Platt Perspective on Business and Technology

Innovators, innovation teams and the innovation process 2 – identifying, developing and supporting the individual innovator 1

Posted in HR and personnel, strategy and planning by Timothy Platt on May 5, 2013

This is my second installment in a series on innovators and the process of innovation (see Part 1: an organizational and functional story.) I began this series with a basic orienting discussion as to how the issues I will discuss here connect with and follow from other postings and series that I have been adding to this blog. And in that regard I particularly note the series: Keeping Innovation Fresh (see Business Strategy and Operations – 2, postings 241 and loosely following for Parts 1-16.)

My primary goal in that series was to discuss and analyze how innovation can be built into an organization as a source of sustaining value for it, in return for investments made and with a focus on the organization itself. My goal here is to focus on innovation as a process and hands-on innovators themselves, rather than on the organizations that they work for.

• I stated at the end of Part 1 that I would focus on the issues of identifying innovative potential and fostering and developing it here, and with an emphasis on working with the individual innovator, and
• I begin that by noting that all innovation ultimately comes from the creative insights and efforts of individuals who are able and willing to look and to work outside of the standard and conventional.
• And all of what I would write in this posting and in installments to follow, stems from that basic fact. Some businesses see innovation as a cookie-cutter process and as a pattern that can simply be pursued by standardized procedures and on a set timetable, and with little if any risk of failure from any “legitimate” innovative effort. None of that is valid.
• Many if not most organizations downplay the value of creativity and foresight, and of innovative potential in favor of a rigid adherence to here and now standards, visions, understandings and above all – procedure.
• Innovation breaks new ground and supporting innovation and efforts to creatively break new ground always carries risks. And it always carries with it a measure of disruption and of challenge to the status quo.
• Even the most successful innovation development efforts can and do run into and have to overcome unexpected challenges that can skew timetables and bring delays and cost increases. The operational and strategic goal of the innovative organization should be to find and pursue a working balance between tried and true and business as usual, and new and experimental and yes, even disruptively so.
• And in that, and addressing the venture towards innovation and change that takes place within a business that seeks to stay competitive, their goal there should be to skew the risk and benefits balance in their favor so prospective risk overall, is less than potential benefits as developable overall from the ongoing innovation effort – while supporting this effort and the innovators who create it, in the face of possible setbacks.
• In keeping with that, I note that Thomas Alva Edison is commonly thought of as being among the most prolific and profitable inventors in history and his invention of a practical light bulb is often cited as being among his best known, most influential and most important innovations. Yet he had to test out some 700 or more possible light bulb filaments before he found one that would produce light of a sufficient quality and intensity and with sufficiently low power requirements and that would last long enough for these new devices to be useful and marketable – and they had to be producible and marketable at a good, competitive price on top of all of that. (The number of tries here is arbitrary as you can readily find numbers quoted from the 700 that I cite here, well up well into the thousands. I decided to cite the most modest end of the scale offered, which is still more than enough to prove my point.)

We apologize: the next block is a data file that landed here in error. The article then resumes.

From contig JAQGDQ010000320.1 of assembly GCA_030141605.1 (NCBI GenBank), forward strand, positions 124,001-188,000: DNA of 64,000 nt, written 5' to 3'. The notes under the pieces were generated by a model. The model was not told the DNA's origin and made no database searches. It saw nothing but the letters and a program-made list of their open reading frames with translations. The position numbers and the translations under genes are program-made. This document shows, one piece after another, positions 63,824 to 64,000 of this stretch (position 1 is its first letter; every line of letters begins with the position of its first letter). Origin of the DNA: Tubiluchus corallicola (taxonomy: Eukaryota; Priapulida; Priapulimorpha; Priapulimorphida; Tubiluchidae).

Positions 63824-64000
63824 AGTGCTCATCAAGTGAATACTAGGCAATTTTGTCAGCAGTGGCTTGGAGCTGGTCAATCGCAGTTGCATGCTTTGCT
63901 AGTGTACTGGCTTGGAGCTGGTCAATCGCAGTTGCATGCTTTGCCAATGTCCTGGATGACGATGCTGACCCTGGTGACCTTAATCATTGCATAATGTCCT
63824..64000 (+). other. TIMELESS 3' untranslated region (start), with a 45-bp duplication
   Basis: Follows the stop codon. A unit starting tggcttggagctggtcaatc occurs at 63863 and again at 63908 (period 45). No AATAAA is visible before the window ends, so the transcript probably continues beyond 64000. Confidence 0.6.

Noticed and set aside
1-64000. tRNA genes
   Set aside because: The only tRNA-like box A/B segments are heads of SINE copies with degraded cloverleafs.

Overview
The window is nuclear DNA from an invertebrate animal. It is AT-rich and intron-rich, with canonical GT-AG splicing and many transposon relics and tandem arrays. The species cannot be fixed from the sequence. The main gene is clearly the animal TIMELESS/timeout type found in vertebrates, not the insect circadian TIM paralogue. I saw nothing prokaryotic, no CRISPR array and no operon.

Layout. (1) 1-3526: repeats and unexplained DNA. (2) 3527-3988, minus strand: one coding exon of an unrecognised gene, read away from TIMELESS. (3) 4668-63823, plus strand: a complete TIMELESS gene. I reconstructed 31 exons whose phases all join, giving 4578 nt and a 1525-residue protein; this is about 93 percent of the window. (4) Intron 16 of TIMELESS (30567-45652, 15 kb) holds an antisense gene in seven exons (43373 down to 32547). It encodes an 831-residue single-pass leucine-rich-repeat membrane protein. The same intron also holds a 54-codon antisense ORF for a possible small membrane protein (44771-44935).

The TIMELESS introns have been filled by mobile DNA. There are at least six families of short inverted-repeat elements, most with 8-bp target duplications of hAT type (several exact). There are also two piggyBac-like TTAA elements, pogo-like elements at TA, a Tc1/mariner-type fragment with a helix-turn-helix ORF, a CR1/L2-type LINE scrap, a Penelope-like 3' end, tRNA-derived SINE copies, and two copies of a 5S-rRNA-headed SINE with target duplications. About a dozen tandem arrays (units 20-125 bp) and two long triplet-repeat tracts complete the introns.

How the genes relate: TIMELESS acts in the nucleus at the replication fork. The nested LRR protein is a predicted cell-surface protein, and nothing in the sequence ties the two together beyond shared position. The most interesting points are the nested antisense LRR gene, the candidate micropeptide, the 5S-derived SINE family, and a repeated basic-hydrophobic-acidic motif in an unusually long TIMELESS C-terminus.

So innovation and invention are important as their fruits create the competitive business’ future. The innovative process can be messy, and certainly as it can and does violate simple rote organizational planning and processes. And the innovative business has to find ways to be agile and lean and to keep things simple and focused while allowing for and supporting this.

This sounds simple and straightforward in the abstract and as a matter of general principle, but can become more complicated in practice and when dealing with individual employees in the context of actual day to day work flows and work priorities. And I add that even the most creatively valuable and innovative employees that a business has, start out as unknowns – and the more standard revenue generating here and now business practices and processes still have to go on, and with everyone contributing to the business and its ongoing competitive strength.

I am going to continue this discussion in a next series installment where I will discuss talent searching for innovative potential and excellence, and both from outside of the organization and from inside it and from among its current employees. Meanwhile, you can find this and related postings at HR and Personnel and also at Business Strategy and Operations and at its continuation page: Business Strategy and Operations – 2.

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